At forty-nine years old, I sustained a traumatic brain injury (TBI). This month I’ll turn fifty-nine years old. The math is simple enough. I have been living as a brain injury survivor for almost a decade. Candidly, no one is more surprised than me!
Though I don’t think about it that often, as my accident anniversary time nears every year, my mind drifts back to that November day in 2010. It was as perfect a November day as it could have been, until it wasn’t. Never in a thousand possible outcomes of that day would I have guessed that I would end up whisked by ambulance across the state line to the nearest trauma center.
Also on my “Never List” would I have guessed that the very path of my life would pivot so dramatically on that fall day. Tragedy is supposed to befall others, it is not supposed to show up unasked for and uninvited. It is supposed to happen to other people.
“Yeah, right. How did that work out for you?” asked the inner narrator who comments occasionally on my life.
In what may surprise some people, it worked out just fine.
Today I am sitting in my office, a busy day of work ahead of me. Never one to miss deadlines, I blocked off some time to let you know how I’m doing — how I am REALLY doing. Like I have done without fail since I first started writing for Brainline back in 2013, I’ll share with you a few thoughts that have been churning about as I near my decade as a survivor.
My survivor life early on was one big bag of suck. And that is putting it politely. When the teenage driver barreled into me without even tapping his brakes, my entire life was ripped away from me. Think I’m being dramatic? Think again.
The losses were staggering. Having been self-employed for many years, my newfound brain injury challenges meant the loss of over 80% of my business. How we stayed afloat financially during those early years, I’ll never know. But somehow, we managed to hold on.
My dramatic personality change led Sarah to say that she felt as if she had been married to two different people. Looking at my life from the inside out, it was difficult for me to see how much I had changed. I was lost in a brain injured stupor. But my wife Sarah saw me from the outside in. I was different in so many ways after my accident. Impulsivity, lack of any meaningful filters, and ever-present and often paralyzing PTSD made me a challenge to be with.
Friends faded away. Unfamiliar with the not-so-subtle nuances of brain injury, they shunned what they didn’t understand. They shunned me. Several of my own children stepped out of my life and have chosen not to return to this day.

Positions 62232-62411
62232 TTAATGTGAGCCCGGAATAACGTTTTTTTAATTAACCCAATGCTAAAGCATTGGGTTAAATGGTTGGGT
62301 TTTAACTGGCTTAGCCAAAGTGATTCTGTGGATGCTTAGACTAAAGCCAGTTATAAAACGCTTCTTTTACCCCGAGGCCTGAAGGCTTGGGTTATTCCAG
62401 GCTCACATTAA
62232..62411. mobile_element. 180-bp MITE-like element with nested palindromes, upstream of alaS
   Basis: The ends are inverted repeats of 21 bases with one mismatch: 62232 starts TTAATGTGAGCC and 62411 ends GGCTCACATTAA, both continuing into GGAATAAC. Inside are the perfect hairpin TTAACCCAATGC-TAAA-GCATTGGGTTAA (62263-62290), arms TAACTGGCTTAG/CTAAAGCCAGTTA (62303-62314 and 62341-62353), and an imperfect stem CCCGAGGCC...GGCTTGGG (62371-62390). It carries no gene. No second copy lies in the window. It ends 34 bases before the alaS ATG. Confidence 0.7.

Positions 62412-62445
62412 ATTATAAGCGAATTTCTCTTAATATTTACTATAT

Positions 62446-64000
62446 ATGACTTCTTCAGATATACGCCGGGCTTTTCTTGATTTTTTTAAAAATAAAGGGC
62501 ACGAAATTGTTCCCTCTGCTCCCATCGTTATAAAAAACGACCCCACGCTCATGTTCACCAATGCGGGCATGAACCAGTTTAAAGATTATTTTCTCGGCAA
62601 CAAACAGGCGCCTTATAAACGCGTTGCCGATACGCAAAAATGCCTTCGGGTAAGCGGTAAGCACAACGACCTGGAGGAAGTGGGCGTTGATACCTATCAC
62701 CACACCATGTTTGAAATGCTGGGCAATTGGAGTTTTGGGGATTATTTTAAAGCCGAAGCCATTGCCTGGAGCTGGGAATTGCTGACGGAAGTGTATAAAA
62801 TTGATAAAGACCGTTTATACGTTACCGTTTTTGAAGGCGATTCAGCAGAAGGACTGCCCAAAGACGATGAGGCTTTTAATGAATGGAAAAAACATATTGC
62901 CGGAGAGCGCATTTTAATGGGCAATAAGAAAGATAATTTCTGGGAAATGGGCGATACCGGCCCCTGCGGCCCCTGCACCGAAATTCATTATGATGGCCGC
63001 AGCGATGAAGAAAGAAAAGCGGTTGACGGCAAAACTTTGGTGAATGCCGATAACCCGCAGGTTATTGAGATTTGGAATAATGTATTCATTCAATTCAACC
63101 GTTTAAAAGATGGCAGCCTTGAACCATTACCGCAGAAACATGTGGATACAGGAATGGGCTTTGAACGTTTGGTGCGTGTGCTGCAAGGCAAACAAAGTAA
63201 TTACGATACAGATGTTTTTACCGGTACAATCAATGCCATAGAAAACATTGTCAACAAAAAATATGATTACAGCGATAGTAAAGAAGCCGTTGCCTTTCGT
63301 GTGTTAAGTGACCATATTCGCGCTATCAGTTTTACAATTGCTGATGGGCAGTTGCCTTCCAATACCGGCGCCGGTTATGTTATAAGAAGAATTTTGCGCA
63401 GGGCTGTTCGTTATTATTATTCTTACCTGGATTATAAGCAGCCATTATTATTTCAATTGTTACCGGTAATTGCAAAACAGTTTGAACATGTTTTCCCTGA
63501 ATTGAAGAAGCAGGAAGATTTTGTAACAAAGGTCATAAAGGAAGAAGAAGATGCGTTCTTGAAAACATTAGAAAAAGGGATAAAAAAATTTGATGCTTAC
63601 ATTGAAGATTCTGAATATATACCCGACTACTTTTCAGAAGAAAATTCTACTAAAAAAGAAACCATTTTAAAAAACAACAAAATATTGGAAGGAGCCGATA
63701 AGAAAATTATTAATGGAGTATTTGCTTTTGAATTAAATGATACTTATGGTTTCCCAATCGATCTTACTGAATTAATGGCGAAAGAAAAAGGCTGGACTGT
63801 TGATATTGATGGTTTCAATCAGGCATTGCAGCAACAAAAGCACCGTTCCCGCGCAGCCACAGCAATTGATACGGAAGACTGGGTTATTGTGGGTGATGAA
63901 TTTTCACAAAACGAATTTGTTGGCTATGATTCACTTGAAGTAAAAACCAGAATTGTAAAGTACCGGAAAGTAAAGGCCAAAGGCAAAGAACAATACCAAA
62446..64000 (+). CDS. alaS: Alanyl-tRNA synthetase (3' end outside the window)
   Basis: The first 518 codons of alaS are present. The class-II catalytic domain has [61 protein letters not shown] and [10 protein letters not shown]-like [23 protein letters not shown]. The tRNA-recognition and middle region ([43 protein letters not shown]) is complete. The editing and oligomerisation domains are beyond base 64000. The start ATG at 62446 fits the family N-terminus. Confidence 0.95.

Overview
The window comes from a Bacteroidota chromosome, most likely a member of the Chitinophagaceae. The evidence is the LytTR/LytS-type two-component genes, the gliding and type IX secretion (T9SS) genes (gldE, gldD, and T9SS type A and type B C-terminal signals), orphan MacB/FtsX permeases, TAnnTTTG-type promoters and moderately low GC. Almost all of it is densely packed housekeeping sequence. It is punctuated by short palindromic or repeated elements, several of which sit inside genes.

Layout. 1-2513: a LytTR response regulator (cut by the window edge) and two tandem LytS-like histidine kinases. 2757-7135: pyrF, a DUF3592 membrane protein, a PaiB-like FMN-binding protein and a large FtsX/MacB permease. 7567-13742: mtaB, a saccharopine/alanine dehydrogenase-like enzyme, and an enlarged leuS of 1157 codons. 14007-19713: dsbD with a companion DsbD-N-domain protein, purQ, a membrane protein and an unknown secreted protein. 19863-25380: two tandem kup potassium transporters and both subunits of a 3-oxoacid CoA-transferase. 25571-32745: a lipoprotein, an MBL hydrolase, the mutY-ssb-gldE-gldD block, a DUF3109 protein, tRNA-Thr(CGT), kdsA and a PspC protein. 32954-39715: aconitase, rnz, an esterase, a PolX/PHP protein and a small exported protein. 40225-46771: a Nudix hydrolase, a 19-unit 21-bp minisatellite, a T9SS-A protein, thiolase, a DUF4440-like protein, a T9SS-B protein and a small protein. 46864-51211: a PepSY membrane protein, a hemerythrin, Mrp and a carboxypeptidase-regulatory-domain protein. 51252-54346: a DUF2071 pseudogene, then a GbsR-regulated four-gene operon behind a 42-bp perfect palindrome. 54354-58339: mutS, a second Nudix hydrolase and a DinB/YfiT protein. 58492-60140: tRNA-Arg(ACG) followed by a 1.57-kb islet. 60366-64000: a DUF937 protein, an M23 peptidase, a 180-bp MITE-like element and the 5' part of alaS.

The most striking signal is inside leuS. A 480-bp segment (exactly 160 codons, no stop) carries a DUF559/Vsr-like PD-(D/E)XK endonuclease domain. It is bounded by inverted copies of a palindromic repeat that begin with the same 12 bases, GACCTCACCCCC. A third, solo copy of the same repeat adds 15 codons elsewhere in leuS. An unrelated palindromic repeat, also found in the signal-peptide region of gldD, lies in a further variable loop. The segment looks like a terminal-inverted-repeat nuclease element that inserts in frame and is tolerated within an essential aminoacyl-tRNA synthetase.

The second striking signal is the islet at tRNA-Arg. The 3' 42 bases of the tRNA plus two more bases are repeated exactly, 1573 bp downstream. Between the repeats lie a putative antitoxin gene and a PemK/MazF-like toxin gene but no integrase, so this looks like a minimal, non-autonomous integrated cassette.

If these don’t fall into the “epic losses” category, then nothing does. I won’t even get into the years of suicidal ideation, chronic despair, ambiguous loss, and other challenges that were just beneath the surface. While my physical injuries healed up early on, the real battle was fought on the inside.
And happily, the battle is over!
There is not enough time, nor space to chronicle close to a decade of recovery. Nor is there the need to. TBI old-timers told me that “it” would get better. I clung to their belief as if I were following a single candle lit in a dark cave of despair. I know they had no reason to lie to me, to tell me untruths, or to offer me false hope. They were honest when they said that my recovery would be years in the making. They were right.
Let’s talk about life today, in this moment. Today I no longer feel broken all the time. In fact, most of the time, I actually feel like a pretty normal guy — something I never thought possible. I no longer grieve the loss of who I once was. It’s been close to a decade, and who I was back in 2010 no longer matters. This is a truth for anyone with a heartbeat. Does who you were a decade ago matter in your life today? Not one bit.
Years of healing has allowed me to get back into the profession that I love – web development and marketing. Never have I been more on top of my game professionally. Years ago, I learned about mindfulness, something I try to practice in all that I do, including my work. I am now able to contribute in a meaningful way to keeping our home afloat financially. Though all things material are transient, it is still good for me to feel like I am contributing.
Our home is our safe place, especially these days. Sarah and I have both grown and are wiser than we would have been had it not been for the tough years. In many respects, the difficulties we faced brought us closer together as we experienced how we were able to hold up during a stunningly painful chapter of our lives. How can I not be grateful? Not every marriage survives brain injury.
Though still a couple of months away, this year’s decade anniversary of that day doesn’t bring any dread or unhappiness. Rather, it is in reflecting upon how much has come to pass, and how average life is today, that it’s impossible not to have a deep appreciation for life.